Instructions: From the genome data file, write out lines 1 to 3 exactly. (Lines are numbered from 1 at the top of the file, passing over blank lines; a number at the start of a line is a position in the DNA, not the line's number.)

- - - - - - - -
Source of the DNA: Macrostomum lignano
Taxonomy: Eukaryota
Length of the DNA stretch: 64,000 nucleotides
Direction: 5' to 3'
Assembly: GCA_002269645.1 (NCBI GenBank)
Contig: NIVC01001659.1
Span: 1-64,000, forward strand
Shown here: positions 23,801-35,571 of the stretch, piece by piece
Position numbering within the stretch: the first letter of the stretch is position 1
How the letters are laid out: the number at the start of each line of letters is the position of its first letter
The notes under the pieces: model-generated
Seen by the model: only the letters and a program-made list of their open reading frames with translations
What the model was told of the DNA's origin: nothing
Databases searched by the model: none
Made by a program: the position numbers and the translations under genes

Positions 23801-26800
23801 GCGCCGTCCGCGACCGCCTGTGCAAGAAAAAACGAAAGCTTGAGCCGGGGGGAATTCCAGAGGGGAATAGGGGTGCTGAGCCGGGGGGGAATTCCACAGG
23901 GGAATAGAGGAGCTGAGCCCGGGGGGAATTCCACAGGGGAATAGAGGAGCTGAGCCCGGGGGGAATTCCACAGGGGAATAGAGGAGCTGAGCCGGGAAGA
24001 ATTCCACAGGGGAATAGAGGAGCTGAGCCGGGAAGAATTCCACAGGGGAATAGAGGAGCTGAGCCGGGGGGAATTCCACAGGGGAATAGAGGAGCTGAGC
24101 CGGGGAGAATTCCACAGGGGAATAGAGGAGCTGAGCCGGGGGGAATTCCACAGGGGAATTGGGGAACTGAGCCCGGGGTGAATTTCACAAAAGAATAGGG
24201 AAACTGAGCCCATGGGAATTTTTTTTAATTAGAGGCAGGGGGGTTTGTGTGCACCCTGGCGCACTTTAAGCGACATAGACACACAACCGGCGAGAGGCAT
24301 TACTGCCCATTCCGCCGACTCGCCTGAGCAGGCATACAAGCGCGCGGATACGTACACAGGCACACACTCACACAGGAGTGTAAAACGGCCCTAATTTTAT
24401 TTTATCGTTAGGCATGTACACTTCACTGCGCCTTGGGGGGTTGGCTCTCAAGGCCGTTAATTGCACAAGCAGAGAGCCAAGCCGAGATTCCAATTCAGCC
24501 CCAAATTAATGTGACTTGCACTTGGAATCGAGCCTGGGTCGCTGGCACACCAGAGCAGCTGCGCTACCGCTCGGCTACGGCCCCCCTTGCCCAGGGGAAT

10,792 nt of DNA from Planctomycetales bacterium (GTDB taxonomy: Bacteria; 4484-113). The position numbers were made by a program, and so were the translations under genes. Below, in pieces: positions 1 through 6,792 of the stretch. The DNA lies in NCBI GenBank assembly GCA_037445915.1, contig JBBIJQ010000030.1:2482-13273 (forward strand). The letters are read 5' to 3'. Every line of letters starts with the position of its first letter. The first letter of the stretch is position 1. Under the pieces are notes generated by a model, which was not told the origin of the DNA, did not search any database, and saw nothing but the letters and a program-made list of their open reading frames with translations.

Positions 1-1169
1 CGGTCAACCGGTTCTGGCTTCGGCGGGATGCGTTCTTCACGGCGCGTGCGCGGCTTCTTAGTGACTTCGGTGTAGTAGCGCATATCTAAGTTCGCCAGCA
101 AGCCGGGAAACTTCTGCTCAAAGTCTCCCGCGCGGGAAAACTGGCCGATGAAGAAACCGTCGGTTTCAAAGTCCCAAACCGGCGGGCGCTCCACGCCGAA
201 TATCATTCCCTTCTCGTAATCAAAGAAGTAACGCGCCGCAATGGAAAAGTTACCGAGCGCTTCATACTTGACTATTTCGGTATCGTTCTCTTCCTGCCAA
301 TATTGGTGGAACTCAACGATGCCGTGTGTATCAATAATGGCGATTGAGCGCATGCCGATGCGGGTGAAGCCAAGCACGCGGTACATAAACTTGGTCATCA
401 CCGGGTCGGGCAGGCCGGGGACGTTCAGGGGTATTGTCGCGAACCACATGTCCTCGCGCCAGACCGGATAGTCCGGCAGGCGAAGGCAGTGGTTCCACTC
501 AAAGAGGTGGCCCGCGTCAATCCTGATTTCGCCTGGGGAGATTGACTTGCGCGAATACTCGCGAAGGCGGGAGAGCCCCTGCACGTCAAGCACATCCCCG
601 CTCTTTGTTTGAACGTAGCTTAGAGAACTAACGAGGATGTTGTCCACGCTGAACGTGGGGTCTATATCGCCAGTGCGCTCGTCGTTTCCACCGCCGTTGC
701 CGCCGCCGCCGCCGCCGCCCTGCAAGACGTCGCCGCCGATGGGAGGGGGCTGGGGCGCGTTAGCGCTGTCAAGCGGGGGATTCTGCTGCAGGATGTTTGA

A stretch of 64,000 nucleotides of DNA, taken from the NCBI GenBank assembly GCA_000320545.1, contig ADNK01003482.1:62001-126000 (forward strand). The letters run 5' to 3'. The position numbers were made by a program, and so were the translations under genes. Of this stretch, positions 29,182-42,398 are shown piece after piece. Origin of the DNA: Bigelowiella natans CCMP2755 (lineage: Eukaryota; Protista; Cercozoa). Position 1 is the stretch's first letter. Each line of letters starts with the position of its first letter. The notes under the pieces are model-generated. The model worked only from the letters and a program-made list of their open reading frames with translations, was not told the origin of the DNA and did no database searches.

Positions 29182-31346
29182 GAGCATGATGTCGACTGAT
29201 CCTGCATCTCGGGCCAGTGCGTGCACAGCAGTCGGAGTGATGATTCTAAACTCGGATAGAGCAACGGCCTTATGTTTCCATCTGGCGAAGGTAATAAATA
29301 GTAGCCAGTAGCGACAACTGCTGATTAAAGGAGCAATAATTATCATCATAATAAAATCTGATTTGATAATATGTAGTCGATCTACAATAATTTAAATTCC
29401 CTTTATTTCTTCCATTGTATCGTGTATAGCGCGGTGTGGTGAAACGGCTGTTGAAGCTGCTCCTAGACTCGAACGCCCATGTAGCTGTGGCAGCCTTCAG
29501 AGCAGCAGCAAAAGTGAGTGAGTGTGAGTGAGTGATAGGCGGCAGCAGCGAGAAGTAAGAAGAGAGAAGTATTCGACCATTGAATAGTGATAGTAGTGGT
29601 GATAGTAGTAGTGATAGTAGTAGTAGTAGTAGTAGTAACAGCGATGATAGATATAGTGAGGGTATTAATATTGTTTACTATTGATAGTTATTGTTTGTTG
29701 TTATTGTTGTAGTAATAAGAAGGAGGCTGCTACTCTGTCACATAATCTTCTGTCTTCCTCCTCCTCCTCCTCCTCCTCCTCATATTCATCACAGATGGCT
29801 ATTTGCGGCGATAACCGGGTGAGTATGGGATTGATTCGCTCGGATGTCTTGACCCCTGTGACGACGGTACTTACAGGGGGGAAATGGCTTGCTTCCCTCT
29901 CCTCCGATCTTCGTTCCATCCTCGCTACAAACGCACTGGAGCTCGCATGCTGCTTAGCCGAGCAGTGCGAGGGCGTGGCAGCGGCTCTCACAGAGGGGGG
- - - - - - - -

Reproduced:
Source of the DNA: Macrostomum lignano
Taxonomy: Eukaryota
Length of the DNA stretch: 64,000 nucleotides